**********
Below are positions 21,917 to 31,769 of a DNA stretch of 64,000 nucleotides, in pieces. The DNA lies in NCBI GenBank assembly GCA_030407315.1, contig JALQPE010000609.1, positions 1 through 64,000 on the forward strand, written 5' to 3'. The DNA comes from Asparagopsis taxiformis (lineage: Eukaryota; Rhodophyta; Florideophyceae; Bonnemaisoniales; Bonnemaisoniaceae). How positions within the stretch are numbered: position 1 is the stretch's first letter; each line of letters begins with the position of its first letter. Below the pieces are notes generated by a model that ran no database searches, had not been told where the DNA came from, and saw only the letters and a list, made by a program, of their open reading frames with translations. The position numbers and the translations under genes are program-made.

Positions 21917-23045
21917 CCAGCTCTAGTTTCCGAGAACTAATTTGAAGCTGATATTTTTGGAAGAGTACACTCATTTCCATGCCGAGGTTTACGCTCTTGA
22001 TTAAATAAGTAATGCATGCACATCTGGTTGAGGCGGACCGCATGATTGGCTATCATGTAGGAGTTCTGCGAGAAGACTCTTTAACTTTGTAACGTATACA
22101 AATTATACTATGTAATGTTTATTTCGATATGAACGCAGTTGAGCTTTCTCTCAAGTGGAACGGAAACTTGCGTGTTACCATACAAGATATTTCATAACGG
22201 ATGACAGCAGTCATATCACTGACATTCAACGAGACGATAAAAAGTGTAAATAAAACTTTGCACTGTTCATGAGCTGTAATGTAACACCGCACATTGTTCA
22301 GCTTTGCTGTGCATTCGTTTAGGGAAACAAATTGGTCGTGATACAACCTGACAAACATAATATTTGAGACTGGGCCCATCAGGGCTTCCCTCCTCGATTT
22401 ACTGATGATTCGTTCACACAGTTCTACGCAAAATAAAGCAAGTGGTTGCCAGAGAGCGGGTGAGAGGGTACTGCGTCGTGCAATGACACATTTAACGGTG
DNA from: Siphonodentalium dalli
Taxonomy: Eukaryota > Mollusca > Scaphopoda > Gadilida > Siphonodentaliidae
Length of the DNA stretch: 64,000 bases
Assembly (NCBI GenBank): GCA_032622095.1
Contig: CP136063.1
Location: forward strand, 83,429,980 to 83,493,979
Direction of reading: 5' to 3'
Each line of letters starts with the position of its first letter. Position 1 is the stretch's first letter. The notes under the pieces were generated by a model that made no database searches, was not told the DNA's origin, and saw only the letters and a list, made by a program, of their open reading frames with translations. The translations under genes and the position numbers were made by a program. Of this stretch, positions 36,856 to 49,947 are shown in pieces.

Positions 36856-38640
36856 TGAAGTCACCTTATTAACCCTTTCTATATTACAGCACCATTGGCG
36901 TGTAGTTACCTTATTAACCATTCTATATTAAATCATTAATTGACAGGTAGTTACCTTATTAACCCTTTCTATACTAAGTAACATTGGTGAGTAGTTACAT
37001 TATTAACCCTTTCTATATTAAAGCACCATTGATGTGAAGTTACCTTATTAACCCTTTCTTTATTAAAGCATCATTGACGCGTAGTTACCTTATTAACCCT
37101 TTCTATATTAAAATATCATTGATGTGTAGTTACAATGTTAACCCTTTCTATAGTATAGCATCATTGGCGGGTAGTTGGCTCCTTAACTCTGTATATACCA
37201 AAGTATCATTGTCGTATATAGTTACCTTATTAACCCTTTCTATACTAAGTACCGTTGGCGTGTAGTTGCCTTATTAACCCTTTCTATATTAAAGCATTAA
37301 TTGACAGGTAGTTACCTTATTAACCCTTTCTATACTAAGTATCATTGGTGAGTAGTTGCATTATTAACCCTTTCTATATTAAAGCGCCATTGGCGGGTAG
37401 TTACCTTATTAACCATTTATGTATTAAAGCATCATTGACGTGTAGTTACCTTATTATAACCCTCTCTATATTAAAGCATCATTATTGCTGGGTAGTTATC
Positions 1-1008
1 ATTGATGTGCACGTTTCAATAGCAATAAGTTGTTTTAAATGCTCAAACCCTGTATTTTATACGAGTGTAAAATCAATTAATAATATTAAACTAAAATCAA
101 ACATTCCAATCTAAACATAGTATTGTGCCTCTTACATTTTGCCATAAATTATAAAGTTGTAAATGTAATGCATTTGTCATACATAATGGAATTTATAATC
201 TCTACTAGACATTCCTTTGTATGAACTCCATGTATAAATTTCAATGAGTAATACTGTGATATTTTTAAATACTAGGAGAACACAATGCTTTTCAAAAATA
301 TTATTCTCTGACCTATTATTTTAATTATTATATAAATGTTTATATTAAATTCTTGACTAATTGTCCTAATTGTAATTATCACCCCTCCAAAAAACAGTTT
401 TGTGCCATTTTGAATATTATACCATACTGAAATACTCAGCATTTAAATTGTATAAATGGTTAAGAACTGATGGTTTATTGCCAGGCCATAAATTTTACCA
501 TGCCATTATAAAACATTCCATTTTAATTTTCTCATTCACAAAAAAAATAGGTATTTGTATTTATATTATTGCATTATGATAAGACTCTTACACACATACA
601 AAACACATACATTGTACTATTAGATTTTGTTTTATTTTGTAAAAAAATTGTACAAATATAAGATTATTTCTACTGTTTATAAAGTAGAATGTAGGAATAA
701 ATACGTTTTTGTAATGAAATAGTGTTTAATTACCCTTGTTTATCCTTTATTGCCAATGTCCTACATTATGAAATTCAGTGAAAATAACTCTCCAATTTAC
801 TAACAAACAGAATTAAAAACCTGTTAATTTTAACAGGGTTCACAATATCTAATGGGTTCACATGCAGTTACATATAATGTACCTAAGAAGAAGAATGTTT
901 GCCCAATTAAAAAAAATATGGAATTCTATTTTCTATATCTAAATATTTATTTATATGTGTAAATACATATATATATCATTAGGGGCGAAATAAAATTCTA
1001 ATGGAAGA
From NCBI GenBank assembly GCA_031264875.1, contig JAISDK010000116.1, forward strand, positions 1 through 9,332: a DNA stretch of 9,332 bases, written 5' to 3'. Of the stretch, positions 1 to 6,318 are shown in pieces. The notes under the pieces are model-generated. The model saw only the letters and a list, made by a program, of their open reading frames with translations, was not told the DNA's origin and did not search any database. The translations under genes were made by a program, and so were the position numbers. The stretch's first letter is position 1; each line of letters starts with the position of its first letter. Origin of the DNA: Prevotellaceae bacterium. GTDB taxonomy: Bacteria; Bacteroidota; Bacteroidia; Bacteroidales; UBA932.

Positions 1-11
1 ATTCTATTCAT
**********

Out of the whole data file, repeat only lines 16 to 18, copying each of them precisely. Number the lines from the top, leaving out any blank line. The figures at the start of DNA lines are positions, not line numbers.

Each line of letters starts with the position of its first letter. Position 1 is the stretch's first letter. The notes under the pieces were generated by a model that made no database searches, was not told the DNA's origin, and saw only the letters and a list, made by a program, of their open reading frames with translations. The translations under genes and the position numbers were made by a program. Of this stretch, positions 36,856 to 49,947 are shown in pieces.

Positions 36856-38640
36856 TGAAGTCACCTTATTAACCCTTTCTATATTACAGCACCATTGGCG